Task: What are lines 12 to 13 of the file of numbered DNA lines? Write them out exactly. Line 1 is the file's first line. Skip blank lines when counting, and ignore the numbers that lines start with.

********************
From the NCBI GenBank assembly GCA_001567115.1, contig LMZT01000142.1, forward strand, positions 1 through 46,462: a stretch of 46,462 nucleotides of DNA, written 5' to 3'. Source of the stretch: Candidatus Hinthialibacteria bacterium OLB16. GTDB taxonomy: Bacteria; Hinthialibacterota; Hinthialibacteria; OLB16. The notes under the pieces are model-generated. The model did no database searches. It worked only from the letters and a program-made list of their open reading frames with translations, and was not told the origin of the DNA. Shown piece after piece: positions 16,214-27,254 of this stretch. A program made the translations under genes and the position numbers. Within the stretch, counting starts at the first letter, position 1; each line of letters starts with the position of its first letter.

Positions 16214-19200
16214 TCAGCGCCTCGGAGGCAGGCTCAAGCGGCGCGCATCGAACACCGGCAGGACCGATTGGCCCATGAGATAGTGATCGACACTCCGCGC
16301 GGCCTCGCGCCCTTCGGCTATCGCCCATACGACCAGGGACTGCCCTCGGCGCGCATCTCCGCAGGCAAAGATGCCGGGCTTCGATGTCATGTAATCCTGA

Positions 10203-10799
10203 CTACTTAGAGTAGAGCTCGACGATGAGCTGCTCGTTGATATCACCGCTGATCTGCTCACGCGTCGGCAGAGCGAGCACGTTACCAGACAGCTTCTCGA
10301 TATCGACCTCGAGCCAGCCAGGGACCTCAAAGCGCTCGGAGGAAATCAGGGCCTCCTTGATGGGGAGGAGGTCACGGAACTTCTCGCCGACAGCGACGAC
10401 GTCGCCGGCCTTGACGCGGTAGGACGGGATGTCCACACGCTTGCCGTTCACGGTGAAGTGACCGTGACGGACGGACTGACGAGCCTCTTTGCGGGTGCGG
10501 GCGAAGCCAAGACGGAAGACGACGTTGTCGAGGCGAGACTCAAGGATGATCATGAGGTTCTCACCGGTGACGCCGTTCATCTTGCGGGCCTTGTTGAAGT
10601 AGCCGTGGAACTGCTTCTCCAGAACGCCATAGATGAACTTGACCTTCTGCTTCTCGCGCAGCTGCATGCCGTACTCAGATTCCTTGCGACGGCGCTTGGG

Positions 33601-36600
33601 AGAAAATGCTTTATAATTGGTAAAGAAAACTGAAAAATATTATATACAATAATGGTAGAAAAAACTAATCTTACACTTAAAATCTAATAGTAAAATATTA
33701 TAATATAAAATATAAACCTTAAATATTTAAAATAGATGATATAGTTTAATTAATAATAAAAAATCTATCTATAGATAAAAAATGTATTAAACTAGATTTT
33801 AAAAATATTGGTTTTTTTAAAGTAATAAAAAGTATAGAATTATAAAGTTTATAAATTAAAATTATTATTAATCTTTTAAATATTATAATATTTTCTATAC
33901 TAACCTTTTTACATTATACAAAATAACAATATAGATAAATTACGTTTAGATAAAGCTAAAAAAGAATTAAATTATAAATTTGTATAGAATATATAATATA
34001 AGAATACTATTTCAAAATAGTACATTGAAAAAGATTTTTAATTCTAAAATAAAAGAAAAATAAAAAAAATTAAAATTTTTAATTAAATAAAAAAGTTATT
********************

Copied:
33601 AGAAAATGCTTTATAATTGGTAAAGAAAACTGAAAAATATTATATACAATAATGGTAGAAAAAACTAATCTTACACTTAAAATCTAATAGTAAAATATTA
33701 TAATATAAAATATAAACCTTAAATATTTAAAATAGATGATATAGTTTAATTAATAATAAAAAATCTATCTATAGATAAAAAATGTATTAAACTAGATTTT